Apple's Vision PROblem

Apple’s Immersive Video problem
On Thursday Apple debuted its first immersive video since the Vision Pro launched, a five-minute-long compilation of highlights from the MLS Cup playoffs late last year. Without even seeing the vid…

Earlier this week, Apple finally – and I do mean finally, it took them nearly a full two months to launch anything new – released their first new bit of content for the Vision Pro. The promised MLS playoff highlight reel. It's a whole five minutes long.

I haven't actually seen the footage yet because I'm on the road at the moment. And as much as I might like to bring the Vision Pro with me on a trip, it's about item number 50 I would actually bring on a 20 item packing list. The thing is so comically large – especially with Apple's own "space egg" carrying case – that there's just no way to fit it in any sort of regular carry on bag. Even a checked bag is a stretch. You may as well be packing a bowling ball. Anyway, while I haven't watched the video yet, Jason Snell has, and I certainly trust his assessment here:

Now, having seen the video, I have a few more observations. The first is that I don’t think the new video is very good. Oh, sure, the individual shots can be impressive. Being that close to professional athletes doing their thing is stunning, and being in a giant stadium thrumming with fan energy is pretty awesome.

The problem is that, based on how Apple and MLS built the video, it’s not actually immersive.

As you might expect from the runtime, the video is a highlight package, with lots of quick cuts. Video’s all about quick cuts. I’m a child of the ’80s; music videos ingrained the value of the quick cut at a formative age.

But immersive video doesn’t work with quick cuts, I don’t think. Several times during the MLS highlights video, my head was turned in one direction, taking advantage of the 180-degree immersive space to watch something happening off to my left or right… only for the vantage point to change to a different perspective. Now I was staring at nothing. It would take a few seconds for me to scan my surroundings and re-orient—often times a delay that led me to miss the highlight I was meant to be viewing.

I've noticed something similar on a much smaller scale with my own "immersive videos" (that is, 3D videos I shoot with the iPhone to be viewed in the Vision Pro). Your natural instinct is to move around to try to capture all the angles of your subjects in 3D. But that actually makes for a much worse viewing experience than if you just stand still and let the camera(s) do the 3D work for you. This isn't the same thing as cutting, of course. But in practice, it's a similar problem as you're breaking the immersive plane, as it were.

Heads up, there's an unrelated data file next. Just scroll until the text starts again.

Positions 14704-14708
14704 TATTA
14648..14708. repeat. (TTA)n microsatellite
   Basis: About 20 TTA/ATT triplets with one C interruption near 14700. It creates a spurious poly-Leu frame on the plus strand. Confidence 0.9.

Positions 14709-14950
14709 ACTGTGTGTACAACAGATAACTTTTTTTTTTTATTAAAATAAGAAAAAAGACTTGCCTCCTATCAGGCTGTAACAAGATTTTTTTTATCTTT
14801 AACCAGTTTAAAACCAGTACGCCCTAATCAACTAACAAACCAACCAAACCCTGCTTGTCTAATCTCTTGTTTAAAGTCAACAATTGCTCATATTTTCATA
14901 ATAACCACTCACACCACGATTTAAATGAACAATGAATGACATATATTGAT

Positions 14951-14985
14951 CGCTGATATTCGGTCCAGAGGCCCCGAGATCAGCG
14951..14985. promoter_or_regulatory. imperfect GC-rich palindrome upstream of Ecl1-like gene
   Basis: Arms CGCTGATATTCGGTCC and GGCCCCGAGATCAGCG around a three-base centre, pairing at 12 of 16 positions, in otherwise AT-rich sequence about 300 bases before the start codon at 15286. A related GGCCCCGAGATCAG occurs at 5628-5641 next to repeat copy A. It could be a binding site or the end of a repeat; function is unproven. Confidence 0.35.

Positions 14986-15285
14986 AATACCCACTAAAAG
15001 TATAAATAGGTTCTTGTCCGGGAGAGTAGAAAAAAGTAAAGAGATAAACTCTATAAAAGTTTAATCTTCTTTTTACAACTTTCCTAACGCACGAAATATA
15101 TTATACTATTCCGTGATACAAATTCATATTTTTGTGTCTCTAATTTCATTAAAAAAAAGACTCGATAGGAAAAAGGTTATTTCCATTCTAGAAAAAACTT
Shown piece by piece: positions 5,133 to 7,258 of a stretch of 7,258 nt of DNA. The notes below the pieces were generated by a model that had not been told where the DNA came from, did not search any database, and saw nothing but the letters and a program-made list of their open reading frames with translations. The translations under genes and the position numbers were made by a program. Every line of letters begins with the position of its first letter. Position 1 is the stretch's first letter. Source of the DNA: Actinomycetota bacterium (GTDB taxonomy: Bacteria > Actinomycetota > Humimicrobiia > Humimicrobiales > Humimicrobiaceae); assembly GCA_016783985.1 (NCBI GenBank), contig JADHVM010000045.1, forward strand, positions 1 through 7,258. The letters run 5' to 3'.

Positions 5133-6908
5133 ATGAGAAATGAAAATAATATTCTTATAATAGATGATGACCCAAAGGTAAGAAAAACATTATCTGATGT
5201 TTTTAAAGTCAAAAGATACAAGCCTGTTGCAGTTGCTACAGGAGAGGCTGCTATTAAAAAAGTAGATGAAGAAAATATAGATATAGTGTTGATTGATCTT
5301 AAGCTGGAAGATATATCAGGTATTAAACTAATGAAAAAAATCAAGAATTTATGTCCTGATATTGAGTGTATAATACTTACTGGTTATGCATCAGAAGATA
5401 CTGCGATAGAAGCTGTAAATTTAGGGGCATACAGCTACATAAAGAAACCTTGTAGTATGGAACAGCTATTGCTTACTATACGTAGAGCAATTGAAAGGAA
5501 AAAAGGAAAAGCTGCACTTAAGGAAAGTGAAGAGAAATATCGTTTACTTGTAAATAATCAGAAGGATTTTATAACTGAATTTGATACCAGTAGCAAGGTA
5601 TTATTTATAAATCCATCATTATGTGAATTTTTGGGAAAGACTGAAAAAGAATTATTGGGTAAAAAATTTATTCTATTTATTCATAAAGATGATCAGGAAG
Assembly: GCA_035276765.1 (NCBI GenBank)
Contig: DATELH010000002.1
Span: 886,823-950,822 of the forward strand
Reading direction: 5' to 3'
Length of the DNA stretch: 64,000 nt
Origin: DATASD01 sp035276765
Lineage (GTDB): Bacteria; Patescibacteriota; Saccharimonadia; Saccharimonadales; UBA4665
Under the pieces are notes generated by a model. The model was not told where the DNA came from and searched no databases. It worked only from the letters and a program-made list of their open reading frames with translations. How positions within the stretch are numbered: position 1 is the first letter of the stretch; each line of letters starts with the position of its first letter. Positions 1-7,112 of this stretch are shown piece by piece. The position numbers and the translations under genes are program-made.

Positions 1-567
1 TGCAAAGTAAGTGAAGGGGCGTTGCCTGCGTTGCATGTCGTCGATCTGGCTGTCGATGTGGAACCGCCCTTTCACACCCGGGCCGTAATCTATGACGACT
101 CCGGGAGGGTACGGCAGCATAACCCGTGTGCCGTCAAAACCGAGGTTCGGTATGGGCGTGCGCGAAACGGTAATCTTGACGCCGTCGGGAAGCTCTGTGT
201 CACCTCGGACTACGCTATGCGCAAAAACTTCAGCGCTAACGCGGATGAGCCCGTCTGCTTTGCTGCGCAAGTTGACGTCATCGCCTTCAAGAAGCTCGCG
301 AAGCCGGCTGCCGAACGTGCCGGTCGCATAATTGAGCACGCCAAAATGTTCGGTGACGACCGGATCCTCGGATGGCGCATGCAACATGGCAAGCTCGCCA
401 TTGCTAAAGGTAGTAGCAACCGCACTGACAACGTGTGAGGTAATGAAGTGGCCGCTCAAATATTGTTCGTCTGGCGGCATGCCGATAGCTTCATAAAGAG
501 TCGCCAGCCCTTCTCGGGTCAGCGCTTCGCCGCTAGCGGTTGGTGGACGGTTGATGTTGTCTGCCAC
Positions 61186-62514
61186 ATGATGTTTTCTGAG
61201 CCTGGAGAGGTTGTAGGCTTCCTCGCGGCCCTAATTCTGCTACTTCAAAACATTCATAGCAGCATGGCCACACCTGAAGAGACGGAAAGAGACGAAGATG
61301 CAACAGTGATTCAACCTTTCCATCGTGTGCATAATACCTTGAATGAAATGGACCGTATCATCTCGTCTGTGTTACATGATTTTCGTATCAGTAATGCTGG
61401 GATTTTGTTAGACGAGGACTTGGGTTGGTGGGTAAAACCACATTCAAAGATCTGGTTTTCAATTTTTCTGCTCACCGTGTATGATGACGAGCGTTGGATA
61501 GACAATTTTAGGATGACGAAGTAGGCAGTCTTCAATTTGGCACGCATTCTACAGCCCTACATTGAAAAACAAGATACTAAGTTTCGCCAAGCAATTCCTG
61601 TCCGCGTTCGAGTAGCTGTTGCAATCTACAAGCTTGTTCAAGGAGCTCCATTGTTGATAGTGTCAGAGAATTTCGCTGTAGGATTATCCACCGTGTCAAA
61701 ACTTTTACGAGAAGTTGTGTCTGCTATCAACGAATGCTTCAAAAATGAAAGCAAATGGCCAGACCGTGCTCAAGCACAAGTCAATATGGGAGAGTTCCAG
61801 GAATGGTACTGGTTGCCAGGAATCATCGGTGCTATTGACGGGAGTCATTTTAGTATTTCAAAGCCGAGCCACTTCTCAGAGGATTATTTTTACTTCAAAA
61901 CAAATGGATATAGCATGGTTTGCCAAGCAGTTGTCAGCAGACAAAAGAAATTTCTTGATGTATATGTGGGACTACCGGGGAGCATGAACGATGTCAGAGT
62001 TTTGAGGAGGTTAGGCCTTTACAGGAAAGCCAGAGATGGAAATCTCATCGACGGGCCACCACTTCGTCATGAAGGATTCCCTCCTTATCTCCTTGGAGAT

To be immersed, you need to sort of trick your brain into thinking that what you're watching is real, in real time. But cutting around obviously breaks that illusion. As Snell notes, the original batch of immersive videos had cuts as well, but they were much more deliberate. Quick cuts are "like hitting a speed bump," as he puts it.

Everything about this is weird for Apple. First and foremost, I get that they may not be ready to do real-time sporting event coverage in immersive 3D yet, but it sure feels like we're nowhere close to that being a reality. I mean again, this is five minutes long. The MLS Cup ended on December 9 – it took them nearly four months to shoot, edit, and ship a five-minute long video.

I'm sure it's incredibly hard to do well, but the videos that shipped with the device are awesome. We just need about 10x more of them. And they, like this, just feel like demo placeholders for the real content. When is that real content – if not feature-length, at least, say, 30 minutes? – going to come?

Also, Apple needs to be releasing at least one new immersive video experience a week. Not once every two months. The Vision Pro is already challenged from a value proposition coming out of the gate. And those of us who have one are challenged to use it regularly. Apple needs to seed the market with content, and to keep re-seeding it, to keep us, the early word-of-mouth folks, engaged. They've dropped the ball. Or in soccer/football parlance: they've missed the free kick.

Behold: The Apple Television
A revolutionary new productivity tool. A truly amazing gaming device. And an insanely great content viewer. These were not three separate products,1 but instead, the promise of one product: the Vision Pro. Unfortunately, at least for now, it sure feels like only the last of those experiences is the